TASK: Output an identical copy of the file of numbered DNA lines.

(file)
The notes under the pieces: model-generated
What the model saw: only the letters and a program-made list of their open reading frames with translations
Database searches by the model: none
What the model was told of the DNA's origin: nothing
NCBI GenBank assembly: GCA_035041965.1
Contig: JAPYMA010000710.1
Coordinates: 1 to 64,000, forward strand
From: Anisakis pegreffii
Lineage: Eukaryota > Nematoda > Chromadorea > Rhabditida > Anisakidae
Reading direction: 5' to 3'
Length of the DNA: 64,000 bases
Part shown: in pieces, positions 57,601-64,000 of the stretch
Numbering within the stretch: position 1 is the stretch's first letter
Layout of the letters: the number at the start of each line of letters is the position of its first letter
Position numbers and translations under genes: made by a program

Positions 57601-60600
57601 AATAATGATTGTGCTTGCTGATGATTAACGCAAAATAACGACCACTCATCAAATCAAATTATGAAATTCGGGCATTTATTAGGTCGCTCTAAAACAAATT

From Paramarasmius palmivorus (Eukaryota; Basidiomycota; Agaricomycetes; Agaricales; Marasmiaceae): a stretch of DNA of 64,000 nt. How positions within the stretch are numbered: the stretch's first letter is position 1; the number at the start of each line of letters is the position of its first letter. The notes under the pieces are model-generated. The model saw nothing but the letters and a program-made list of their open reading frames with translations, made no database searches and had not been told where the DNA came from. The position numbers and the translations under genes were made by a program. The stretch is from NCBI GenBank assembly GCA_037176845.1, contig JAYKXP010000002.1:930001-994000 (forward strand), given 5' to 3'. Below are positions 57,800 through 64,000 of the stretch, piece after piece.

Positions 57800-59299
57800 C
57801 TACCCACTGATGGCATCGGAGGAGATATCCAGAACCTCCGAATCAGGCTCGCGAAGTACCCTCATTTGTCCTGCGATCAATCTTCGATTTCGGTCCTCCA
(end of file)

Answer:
The notes under the pieces: model-generated
What the model saw: only the letters and a program-made list of their open reading frames with translations
Database searches by the model: none
What the model was told of the DNA's origin: nothing
NCBI GenBank assembly: GCA_035041965.1
Contig: JAPYMA010000710.1
Coordinates: 1 to 64,000, forward strand
From: Anisakis pegreffii
Lineage: Eukaryota > Nematoda > Chromadorea > Rhabditida > Anisakidae
Reading direction: 5' to 3'
Length of the DNA: 64,000 bases
Part shown: in pieces, positions 57,601-64,000 of the stretch
Numbering within the stretch: position 1 is the stretch's first letter
Layout of the letters: the number at the start of each line of letters is the position of its first letter
Position numbers and translations under genes: made by a program

Positions 57601-60600
57601 AATAATGATTGTGCTTGCTGATGATTAACGCAAAATAACGACCACTCATCAAATCAAATTATGAAATTCGGGCATTTATTAGGTCGCTCTAAAACAAATT

From Paramarasmius palmivorus (Eukaryota; Basidiomycota; Agaricomycetes; Agaricales; Marasmiaceae): a stretch of DNA of 64,000 nt. How positions within the stretch are numbered: the stretch's first letter is position 1; the number at the start of each line of letters is the position of its first letter. The notes under the pieces are model-generated. The model saw nothing but the letters and a program-made list of their open reading frames with translations, made no database searches and had not been told where the DNA came from. The position numbers and the translations under genes were made by a program. The stretch is from NCBI GenBank assembly GCA_037176845.1, contig JAYKXP010000002.1:930001-994000 (forward strand), given 5' to 3'. Below are positions 57,800 through 64,000 of the stretch, piece after piece.

Positions 57800-59299
57800 C
57801 TACCCACTGATGGCATCGGAGGAGATATCCAGAACCTCCGAATCAGGCTCGCGAAGTACCCTCATTTGTCCTGCGATCAATCTTCGATTTCGGTCCTCCA